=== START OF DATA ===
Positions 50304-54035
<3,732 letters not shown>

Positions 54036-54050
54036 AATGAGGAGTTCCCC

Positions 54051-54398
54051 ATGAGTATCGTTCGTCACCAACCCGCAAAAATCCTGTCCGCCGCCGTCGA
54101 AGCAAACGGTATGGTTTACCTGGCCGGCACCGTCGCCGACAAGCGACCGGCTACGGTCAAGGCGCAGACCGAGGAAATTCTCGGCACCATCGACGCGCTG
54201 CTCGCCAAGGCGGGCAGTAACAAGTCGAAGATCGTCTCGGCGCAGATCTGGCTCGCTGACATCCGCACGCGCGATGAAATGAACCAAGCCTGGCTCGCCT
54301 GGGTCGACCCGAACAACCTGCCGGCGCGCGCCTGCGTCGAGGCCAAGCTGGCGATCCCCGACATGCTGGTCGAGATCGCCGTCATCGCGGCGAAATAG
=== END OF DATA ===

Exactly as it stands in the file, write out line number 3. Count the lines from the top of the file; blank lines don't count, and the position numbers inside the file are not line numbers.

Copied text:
Positions 54036-54050